Athlete Recovery aka Liquid Recovery
Posted by Dean Karnazes on Mar 22nd 2022
My parents used to think I was part fish. My mom sometimes checked behind my ears for gills. Growing up in Southern California, I spent more time in the water than on dry land. A day without surfing was sacrilege. My friends and I were surf disciples; we lived in the waves, all day, every day. So when my dad offered to get me a waterbed I was stoked. Cowabunga baby!
I found sleeping on an ethereal liquid medium far more natural than box springs. It was glorious. I remember waking up in the middle of the night thinking I was seaborne (though that could have been the mushrooms, come to think of it). Whatever, dude. I slept like a baby. A baby otter that is, floating atop a watery surface.
In the summer, I was a hot baby otter. The bed got warm. In winter month I was more like a furless penguin naked against the elements. Truthfully, I can’t remember if my first waterbed had a heater. If it did, I didn’t know how to use it. During the winter months I slept in puffy down jackets to thwart off hypothermia, swaddling myself like an Eskimo.
Despite the challenges, I still preferred sleeping on liquid versus a traditional mattress. Even as a teenager I could discern the difference. I loved my waterbed.
Unfortunately, my first-year college dormitory warden (AKA: Ms. Negatron) wasn’t so cool with the idea of me setting up a waterbed in my cell – err, my room. She would have none of it. So my slumbering seafaring days came to an end.
Flash forward a couple decades: I’ve traded my surfboard for running shoes. Both sports have their necessary roughness, but running is a lot less forgiving. Still, I love the sport. And it helps keep me sane (suffering brings salvation).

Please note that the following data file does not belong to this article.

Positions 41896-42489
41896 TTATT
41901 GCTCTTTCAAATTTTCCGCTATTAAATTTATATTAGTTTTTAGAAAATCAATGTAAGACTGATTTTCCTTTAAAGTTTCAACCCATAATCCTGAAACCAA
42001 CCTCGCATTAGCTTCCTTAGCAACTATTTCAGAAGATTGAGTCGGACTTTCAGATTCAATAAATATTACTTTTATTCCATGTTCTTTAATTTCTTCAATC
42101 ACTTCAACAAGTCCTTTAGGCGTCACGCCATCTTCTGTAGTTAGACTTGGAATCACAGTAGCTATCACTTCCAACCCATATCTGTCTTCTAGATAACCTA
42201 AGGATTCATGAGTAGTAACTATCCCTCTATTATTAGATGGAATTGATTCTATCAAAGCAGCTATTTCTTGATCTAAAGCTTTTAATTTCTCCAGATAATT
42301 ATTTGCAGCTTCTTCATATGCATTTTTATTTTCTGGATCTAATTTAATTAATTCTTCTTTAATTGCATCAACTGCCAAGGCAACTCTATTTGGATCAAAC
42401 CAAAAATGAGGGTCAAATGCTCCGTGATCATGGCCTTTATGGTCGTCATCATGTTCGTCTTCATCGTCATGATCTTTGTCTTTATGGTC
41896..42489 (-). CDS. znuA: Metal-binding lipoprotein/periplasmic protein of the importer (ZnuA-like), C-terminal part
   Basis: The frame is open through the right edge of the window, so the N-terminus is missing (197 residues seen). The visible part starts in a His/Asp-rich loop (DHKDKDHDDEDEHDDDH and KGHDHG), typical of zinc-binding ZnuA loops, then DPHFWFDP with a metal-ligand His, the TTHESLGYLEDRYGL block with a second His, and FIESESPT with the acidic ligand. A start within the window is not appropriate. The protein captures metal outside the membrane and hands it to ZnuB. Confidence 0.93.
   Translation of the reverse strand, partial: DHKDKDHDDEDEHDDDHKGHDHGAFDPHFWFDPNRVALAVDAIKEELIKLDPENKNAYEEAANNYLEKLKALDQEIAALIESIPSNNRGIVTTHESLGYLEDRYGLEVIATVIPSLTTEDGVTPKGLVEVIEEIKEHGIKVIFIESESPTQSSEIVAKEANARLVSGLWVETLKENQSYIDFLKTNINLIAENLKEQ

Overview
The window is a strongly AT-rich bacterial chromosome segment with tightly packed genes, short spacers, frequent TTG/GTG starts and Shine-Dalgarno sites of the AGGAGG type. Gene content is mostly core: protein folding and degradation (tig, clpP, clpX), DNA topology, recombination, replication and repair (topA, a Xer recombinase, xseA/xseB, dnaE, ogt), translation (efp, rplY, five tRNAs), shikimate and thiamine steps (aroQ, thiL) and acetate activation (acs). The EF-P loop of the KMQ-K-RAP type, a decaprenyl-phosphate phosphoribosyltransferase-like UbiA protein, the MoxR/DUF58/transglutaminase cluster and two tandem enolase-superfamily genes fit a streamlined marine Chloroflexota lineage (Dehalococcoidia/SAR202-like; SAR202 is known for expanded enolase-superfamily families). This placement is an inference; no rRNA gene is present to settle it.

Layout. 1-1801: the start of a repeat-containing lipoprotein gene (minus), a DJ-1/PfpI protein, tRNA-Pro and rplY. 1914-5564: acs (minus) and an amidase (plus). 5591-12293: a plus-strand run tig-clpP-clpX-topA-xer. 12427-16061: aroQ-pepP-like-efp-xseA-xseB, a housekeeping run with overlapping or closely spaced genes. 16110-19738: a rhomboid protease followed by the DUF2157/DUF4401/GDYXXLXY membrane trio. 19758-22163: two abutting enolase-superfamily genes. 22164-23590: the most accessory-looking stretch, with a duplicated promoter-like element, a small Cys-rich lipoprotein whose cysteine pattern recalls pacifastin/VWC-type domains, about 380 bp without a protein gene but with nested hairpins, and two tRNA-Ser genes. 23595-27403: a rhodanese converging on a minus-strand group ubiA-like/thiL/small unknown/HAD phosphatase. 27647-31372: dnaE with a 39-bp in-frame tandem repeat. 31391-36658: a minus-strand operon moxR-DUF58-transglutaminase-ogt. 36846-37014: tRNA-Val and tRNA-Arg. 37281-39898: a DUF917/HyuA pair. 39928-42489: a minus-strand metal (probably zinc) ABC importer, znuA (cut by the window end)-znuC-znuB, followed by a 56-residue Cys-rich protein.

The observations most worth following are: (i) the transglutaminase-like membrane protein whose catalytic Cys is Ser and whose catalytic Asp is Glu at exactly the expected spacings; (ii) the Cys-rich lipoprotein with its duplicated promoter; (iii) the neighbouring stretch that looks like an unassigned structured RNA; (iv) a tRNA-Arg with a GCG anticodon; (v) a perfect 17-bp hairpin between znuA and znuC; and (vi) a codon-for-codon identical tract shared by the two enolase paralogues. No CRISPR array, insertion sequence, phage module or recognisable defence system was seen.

The challenge for me as a runner, especially as the years go by, is preserving myself. How do I last? I’ve reconstructed my lifestyle to optimize health and fitness. This has involved dietary changes, the incorporation of more cross-training, workplace adaptations—such as a standing desk—and, of course, quality sleep. The importance of quality sleep for recovery and optimal performance cannot be overstated.
I’ve followed all of the practical recommendations for getting a good nights rest—making sure the room is dark and quiet, avoiding screens before bedtime, sticking to a routine, etc… But one area that has always vexed me is finding the right mattress. It seems no matter how much cushioning there are inevitably pressure points. And then there’s the issue of temperature regulation. The night following a hard workout or big race, it seemed impossible to keep my body cool, and this inevitably results in lesser quality sleep.
So when I learned of the rebirth of waterbeds, I was intrigued by the possibilities. And now that I’ve been sleeping on one for the past month, I can honestly say I’m impressed. Waterbed technology has come a long way since the unwieldy days of my youth. Gone is the sloshing and undulation. Everything’s been reengineered to steady the ship. And temperature is regulated using a digital control for precision. And pressure points? Forget about it, there are none. That’s part of the beauty of sleeping on water.
I’m not sure what happened during the dark days when the waterbed went away, but I’m sure grateful for its second coming. The foghorn in San Francisco used to keep me up at night, now it’s my lullaby.
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Dean Karnazes is CEO (Chief Exercise Officer) of Afloat Sleep